Tuesday, July 11, 2017


Trump's statements and tweets encourage sick values our society has tried to minimize, esp. some attitudes toward women.  The inane, dumb, embarrassing excuses Trumpistas make for his behavior is disgusting.  They rarely address the issue.  Mass delusions galore there. This behavior does not bode well for the future of democracy.

"Who Likes Trump’s Tweets and Why


Once again, President Trump has triggered a predictable wave of outrage, this time over his insulting tweets about the television host Mika Brzezinski’s bleeding face-lift. We know who he alienates by this behavior — and that includes many mainstream Republicans as well as Democrats. But who is the audience he is playing to? And what are the implications when the president flouts what used to be seen as taboos?

Mr. Trump and his die-hard followers delight in the shock value of violating social and political norms. They revel in the thumb in the eye. It’s intrinsic to the president’s appeal to his base, and it’s increasingly clear that either deliberately or impulsively, both his conduct and his policies are aimed at that base and not beyond it.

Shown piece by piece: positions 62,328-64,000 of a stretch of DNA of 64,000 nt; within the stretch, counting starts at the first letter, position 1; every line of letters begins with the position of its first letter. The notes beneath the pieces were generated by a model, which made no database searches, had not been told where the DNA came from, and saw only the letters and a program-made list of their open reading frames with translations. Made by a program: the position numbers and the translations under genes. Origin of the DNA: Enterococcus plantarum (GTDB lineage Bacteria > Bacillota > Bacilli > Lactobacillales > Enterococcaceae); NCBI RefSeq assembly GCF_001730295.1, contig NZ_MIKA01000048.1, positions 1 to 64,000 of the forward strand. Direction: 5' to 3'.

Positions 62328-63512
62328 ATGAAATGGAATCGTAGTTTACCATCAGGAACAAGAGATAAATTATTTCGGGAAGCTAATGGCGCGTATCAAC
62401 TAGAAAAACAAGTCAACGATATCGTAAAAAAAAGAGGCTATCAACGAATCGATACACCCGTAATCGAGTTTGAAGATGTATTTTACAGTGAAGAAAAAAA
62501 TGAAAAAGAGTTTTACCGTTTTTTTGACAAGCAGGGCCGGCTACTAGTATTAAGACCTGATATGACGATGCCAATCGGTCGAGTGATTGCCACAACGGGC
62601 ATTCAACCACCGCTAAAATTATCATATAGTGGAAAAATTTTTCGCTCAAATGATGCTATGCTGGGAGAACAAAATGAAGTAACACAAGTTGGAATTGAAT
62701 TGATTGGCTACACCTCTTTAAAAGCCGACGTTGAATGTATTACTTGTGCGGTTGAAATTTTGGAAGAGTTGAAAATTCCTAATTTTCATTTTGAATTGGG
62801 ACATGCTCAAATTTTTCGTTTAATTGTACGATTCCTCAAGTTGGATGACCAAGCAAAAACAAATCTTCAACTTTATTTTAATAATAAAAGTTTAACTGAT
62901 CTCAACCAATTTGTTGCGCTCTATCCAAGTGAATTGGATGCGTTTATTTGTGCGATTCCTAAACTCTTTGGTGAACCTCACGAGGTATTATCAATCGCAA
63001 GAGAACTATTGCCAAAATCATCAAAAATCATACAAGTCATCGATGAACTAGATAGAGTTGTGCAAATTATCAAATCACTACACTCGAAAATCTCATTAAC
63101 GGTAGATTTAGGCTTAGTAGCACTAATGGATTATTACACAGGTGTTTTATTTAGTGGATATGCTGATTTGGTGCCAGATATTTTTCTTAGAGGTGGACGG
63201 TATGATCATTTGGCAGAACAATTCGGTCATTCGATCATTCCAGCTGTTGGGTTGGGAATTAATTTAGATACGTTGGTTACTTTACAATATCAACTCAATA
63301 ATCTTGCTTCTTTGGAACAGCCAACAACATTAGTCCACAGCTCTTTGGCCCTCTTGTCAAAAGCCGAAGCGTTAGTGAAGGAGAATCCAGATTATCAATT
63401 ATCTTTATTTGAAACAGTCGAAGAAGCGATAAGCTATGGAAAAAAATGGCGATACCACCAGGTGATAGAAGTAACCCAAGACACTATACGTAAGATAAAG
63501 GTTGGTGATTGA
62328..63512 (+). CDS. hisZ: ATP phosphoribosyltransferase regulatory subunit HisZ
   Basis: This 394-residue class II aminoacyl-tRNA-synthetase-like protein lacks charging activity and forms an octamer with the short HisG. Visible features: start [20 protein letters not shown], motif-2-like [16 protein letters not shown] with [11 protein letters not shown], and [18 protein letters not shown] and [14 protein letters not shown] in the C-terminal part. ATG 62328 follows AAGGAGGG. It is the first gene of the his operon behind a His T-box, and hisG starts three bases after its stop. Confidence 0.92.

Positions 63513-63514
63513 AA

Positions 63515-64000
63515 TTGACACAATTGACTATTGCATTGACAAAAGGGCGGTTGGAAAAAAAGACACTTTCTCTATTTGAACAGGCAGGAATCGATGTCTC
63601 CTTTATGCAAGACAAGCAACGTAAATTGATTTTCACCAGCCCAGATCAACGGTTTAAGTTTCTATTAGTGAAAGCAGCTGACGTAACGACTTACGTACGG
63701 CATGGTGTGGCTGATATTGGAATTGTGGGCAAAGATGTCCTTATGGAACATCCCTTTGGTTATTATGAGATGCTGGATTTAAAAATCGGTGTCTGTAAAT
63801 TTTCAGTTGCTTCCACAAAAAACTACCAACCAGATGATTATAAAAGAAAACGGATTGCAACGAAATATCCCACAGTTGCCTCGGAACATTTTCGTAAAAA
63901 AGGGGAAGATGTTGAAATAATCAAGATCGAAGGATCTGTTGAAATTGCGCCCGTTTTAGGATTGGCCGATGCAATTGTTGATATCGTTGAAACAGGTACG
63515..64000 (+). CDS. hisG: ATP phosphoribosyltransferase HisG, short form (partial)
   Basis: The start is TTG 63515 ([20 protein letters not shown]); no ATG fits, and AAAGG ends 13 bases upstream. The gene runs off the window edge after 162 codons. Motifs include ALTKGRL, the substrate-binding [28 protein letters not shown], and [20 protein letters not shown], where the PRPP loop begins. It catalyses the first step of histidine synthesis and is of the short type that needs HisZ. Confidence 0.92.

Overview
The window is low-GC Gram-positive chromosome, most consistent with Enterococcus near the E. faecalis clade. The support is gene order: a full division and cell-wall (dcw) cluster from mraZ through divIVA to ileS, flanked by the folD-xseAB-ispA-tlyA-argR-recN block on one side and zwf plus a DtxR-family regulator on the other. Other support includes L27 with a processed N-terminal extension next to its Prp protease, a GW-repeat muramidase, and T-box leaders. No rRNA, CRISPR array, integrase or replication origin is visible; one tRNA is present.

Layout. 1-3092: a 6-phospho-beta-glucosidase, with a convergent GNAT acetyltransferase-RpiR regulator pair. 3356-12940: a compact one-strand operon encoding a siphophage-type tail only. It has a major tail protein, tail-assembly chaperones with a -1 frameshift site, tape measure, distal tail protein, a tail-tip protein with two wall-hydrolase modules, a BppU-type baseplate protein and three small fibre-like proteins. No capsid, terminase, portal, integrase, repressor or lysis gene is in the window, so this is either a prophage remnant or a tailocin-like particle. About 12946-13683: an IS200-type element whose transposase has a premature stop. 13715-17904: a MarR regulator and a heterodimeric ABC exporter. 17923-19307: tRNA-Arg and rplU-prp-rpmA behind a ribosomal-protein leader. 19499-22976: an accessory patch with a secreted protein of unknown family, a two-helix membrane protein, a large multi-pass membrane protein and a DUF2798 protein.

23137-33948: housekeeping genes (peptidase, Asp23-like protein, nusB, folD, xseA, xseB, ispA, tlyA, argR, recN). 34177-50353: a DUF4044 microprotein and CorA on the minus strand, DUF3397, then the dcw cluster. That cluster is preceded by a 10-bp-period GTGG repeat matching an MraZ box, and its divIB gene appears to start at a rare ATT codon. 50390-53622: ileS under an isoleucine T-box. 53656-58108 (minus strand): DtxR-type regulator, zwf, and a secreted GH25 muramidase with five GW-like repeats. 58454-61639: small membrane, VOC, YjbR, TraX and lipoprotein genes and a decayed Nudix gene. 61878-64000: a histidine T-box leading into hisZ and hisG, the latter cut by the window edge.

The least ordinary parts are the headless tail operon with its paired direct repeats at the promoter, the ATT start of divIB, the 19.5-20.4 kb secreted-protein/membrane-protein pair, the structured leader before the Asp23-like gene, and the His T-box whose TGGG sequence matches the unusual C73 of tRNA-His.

The president is an equal-opportunity insulter, but let’s just focus on his posture toward women — and the ecstatic response this evokes in some quarters. This was the week in which Mr. Trump called an Irish reporter to his desk while talking to her prime minister about her smile — only the latest of a stream of pronouncements about women’s appearance. His jab at Ms. Brzezinski echoed his comment that another television anchor, Megyn Kelly, had been bleeding from her wherever, that evocation of menstruation, so unclean, so embarrassing, so primal.

There is something about his swagger, his unabashed embodiment of a time when women were eye candy and arm candy. And there is something about the way he strikes back at women who anger him that seems to resonate for some men — and which, at least so far, has not cost him the support of the women who backed him. The uncomfortable larger question is whether this president’s behavior is encouraging and unmasking resentments about women’s place in society.